I’m taking my minimalism project to the next level. When I moved to Phoenix ten years ago, I moved into my parents’ second home – lovely two bedroom, two bathroom, 1800 square foot, furnished place with a pool and a yard. It’s been a wonderful home but it’s time for Rosie and me to get our own place. I recently found a condo that I loved from the moment I saw it – 1 bedroom, 1 bathroom, 900 square foot place with a patio and a nook that will be my home office.

I’ve been systematically cleaning out my stuff for the last eighteen months but for this move, I’m stealing an idea from Ryan Nicodemus, one of The Minimalists. When he decided to become a minimalist, he and his fellow minimalist friend Joshua Fields Millburn had a “packing party” where they packed up all his stuff as if he was going to move. For the next twenty-one days, he only unpacked what he needed as he needed it. After the twenty-one days, he went through his boxes, pulled out a few extra items, and got rid of the rest. By packing up his stuff, it opened his eyes to how little he actually needs to be happy and comfortable.

I suspect my new place will look like this for a few weeks. Charted by Shelah from Flickr (Creative Commons License)

I suspect my new place will look like this for a few weeks. Charted by Shelah from Flickr (Creative Commons License)

So here’s my plan for the move. I sold or gave away all my furniture before I left Oregon. (As a joke, I signed a lot of it – does anyone still have any of that stuff?) Once I take possession of my condo, I’m going buy a few staple furniture items that I know I’ll need – bed, couch, desk, and probably not much else. (Oh, and I promised Rosie a memory foam bed for her birthday.) I’m going to box up all my stuff – and probably use file size boxes so their easy to use and stack. Each box will be filled based on where the things were stored in the house and labeled so it will be easy to find stuff after I move. I’ll also go through my boxes of kitchen stuff and linens from my Oregon apartment and get rid of the stuff I know I won’t need in my new place.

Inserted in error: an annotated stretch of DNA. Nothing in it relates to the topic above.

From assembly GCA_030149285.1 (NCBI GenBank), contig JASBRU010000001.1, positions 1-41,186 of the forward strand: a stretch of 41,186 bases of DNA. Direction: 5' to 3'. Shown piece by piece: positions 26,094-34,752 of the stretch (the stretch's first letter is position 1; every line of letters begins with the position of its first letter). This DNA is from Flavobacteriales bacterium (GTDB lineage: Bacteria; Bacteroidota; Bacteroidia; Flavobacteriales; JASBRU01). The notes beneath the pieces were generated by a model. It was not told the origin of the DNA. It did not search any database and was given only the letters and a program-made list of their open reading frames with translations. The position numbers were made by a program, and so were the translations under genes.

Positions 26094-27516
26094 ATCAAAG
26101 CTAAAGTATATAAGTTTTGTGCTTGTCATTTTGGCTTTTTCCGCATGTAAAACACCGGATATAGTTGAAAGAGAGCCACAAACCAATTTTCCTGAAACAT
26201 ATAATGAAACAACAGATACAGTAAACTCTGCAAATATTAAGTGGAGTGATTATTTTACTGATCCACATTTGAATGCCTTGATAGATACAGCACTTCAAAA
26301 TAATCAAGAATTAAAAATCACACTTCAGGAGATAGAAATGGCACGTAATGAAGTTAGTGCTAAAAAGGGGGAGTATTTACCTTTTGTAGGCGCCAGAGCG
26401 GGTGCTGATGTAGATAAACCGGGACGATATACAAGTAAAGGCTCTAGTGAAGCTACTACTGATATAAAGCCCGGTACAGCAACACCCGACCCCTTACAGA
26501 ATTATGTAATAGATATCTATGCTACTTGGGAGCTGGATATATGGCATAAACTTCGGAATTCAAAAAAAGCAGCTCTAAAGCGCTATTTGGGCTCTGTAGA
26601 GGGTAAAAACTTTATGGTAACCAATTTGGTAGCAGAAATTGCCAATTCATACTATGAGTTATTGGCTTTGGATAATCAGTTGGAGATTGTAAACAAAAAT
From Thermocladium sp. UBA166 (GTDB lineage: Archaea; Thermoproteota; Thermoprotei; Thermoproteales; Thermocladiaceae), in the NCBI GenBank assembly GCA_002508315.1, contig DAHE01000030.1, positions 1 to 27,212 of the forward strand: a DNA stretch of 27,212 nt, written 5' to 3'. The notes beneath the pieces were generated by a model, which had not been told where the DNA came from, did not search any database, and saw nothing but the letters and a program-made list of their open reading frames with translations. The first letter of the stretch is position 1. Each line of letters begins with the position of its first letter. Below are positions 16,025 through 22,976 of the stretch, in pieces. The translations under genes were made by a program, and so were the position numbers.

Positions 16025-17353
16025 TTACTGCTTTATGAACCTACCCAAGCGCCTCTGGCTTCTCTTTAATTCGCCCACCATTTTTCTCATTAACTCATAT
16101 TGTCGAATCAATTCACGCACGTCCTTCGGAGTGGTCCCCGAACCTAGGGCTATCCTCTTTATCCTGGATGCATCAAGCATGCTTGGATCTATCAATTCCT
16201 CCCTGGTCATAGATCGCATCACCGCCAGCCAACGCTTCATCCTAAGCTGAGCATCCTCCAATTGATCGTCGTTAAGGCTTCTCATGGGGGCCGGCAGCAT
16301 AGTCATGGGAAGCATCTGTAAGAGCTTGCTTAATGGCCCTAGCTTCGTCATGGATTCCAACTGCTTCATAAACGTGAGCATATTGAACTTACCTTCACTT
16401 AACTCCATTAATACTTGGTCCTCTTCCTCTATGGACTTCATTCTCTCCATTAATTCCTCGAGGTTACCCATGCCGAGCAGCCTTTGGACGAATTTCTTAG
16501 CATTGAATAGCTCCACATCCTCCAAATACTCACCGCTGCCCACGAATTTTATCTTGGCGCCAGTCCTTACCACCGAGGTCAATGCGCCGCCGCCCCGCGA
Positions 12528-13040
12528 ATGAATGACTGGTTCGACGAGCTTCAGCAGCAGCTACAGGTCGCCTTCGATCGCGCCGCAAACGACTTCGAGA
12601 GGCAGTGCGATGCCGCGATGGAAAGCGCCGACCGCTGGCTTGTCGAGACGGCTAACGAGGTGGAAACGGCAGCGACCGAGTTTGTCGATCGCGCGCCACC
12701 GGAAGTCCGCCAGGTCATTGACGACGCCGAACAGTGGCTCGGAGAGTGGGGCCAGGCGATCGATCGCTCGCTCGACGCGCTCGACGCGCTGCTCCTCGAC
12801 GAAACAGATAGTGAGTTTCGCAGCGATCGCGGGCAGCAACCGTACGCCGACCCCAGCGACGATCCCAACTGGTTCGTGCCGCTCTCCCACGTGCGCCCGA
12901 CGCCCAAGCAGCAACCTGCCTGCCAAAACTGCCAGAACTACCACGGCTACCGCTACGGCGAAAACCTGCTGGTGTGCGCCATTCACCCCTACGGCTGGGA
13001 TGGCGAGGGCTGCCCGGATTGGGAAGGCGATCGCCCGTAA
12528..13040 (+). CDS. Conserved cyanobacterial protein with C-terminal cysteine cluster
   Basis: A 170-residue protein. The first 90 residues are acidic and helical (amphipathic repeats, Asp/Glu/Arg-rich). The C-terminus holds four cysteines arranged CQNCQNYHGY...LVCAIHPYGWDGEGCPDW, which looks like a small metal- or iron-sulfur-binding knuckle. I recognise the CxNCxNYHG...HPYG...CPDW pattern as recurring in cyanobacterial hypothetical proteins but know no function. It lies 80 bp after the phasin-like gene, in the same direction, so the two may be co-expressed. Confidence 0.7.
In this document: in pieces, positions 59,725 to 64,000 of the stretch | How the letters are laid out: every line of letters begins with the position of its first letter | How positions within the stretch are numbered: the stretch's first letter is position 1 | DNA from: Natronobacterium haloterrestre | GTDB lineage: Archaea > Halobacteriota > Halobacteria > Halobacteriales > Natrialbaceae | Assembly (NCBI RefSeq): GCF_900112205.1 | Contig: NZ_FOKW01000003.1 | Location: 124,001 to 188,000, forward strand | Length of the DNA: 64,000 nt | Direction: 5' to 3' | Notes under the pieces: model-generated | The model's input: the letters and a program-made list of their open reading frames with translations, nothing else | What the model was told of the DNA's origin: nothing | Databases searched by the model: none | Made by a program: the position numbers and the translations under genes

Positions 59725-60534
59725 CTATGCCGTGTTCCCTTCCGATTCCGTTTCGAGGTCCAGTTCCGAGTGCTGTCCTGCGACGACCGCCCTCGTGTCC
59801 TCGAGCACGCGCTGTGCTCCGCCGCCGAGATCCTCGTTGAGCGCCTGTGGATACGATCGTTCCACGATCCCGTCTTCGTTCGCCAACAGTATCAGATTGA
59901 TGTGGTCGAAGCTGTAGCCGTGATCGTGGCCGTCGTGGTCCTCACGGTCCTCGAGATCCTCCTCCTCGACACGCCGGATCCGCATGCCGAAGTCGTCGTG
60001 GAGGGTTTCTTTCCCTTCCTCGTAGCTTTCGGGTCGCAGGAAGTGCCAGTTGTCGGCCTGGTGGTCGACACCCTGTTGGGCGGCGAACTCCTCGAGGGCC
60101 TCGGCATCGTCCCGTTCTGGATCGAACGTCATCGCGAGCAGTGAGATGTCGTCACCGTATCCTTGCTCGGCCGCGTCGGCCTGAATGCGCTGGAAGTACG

After I move, everything will stay in the boxes. I’ll only unpack or buy things as I need them. I’ll probably do this for three months. By then, the weather will have changed from warm to cold so I should have all the seasonal items I’ll need unpacked. I’ll probably spend the dead week between Christmas and New Year’s going through the boxes one more time before giving away whatever I’m not using. If I get to the point where I know I’m not going to be going into the boxes anymore, I’ll call it early and do the final clean out then.

I’m curious to see how many boxes of stuff I actually own right now compared to what I actually use. There’s nothing like moving to motivate you to get rid of your stuff.